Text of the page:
Although it was not until Newton constructed his color wheel to explain the theory of additive color mixing, the concept of complementary colors was perfectly understood by artists prior to the 17th century. Complementary colors are two colors that are at opposite ends of the color wheel and together they will look colorless. When a yellowish diamond is tinted with a purple pigment, it will look whiter than the original yellow.8 This concept was exploited throughout the ages to enhance the color of diamonds.

The exact reason why only diamonds could be treated with tints is not very well documented but Cellini gives several clues to this. Tinting does not work very well on most (near) colorless stones but it does on diamond, topaz 9 and colorless sapphire. Many topaz and sapphires were heat-treated to become colorless and applying the tinting technique could lead to fraudulent acts. Punishments could have prevented potential frauds but the need for such legislation tells us that it must have been done at some time.

An interesting way of applying this technique is conveyed through Bauer in 1896 and is termed mounting on moor.

A black pigment made by mixing burnt ivory and mastic is applied to those parts of the closed setting over which the lighter portions of the stone will rest. The stone, when set, will then appear to be uniformly colored, the patchiness being effectively concealed.”

When this is applied to a cluster of diamonds with various dark inclusions, all diamonds will appear to be of uniform color and the total image will have a greater appeal.

Although tinting was prohibited on colored gemstones, it was (and is) nevertheless done. Any gem trader will tell you that you should never judge the color of a ruby while it is presented on a copper disk or wrapped in yellow paper. The yellow will bring out the best in the red ruby and those circumstances will be hard to reproduce when setting the stone.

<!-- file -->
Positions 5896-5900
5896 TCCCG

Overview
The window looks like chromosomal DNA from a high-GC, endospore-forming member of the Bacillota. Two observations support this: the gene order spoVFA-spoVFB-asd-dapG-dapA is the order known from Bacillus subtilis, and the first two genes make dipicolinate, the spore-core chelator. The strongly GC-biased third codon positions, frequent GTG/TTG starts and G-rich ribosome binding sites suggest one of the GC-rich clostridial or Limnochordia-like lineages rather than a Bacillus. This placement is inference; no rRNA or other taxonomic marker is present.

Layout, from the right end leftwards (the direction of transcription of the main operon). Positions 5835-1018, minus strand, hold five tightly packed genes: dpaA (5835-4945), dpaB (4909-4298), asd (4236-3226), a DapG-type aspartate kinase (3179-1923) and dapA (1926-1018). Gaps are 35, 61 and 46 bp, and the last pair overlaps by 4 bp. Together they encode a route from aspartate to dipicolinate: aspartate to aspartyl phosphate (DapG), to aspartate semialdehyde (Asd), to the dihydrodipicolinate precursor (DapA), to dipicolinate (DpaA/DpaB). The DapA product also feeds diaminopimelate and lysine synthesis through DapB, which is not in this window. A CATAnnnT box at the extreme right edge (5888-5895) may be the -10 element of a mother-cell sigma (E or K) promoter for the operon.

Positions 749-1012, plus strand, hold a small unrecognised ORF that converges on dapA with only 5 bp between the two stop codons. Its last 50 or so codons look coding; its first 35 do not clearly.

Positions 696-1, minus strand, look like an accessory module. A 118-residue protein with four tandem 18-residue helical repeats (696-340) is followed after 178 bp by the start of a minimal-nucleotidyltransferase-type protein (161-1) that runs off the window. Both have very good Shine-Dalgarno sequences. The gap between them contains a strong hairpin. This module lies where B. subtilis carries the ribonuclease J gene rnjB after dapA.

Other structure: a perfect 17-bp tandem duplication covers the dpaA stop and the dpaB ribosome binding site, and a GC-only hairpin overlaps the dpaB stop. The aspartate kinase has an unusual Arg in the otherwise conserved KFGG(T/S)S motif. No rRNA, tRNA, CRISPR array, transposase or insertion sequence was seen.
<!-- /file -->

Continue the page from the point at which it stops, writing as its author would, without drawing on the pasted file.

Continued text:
Benvenuto Cellini once stumped three jewelers of high regard by waxing a diamond,10 the result being the best they ever saw. Waxing a diamond is akin to rubbing a salivated thumb over a frosted surface, the surface will become more transparent. In a time prior to the advent of high-speed lapidary discs to give a high polish to a gem, one could expect this technique to work.



Another technique that could add to the brilliance of a diamond is by placing a small piece of a colorless mineral in the bezel. The mineral will act as a mirror and reflect more light back into the stone.


Coating gemstones goes a long way back but when sputter-coated diamonds entered the market in the early 1950s a new kind of challenge was brought to gemologists. Finding its origin in research done over the Second World War, the coatings were originally intended for things like lenses in binoculars, survey equipment, and so forth. A 1949 patent mentions the first application for gemstones. During the 1950s the labs started seeing coated goods. It was taken so seriously that in 1962 a law was passed in New York State making the selling of coated diamonds without disclosure a criminal offense.

Currently, there is a new kid on the block: CVD (chemical vapor deposition) of synthetic diamond. Keep an eye on the development of this one since it’s a tricky one that will cause us a lot of headaches!


  • Shipley, Robert M., Dictionary of gems and gemology, 6th edition, 1974, GIA.
  • Read, Peter G., Dictionary of gemmology, 1982, Butterworths.
  • Nassau, Kurt, Gemstone enhancement, 1984, Butterworths.
  • Bauer, Max, Precious stones, Vol. I, 1968, Dover Publications, NY.
  • Cellini, Benvenuto (translated by C.R. Ashbee), The treatises of Benvenuto Cellini on goldsmithing and sculpture, 1967, Dover publications, NY.
  • Pliny the Elder, National history.
  • Donald B. Hoover, Topaz, Butterworths, 1992.


  1. Cellini, pp. 36-37.
  2. Bauer, p.58
  3. Nassau, p.7.
  4. Pliny, book 37, chapter 26 (carbunculus).
  5. Cellini, pp.29,30.
  6. Shipley, 1974.
  7. Cellini, p.25.
  8. Nassau, pp.71-75.
  9. This is most probably yellow sapphire, Hoover p15.
  10. Cellini pp.38,39.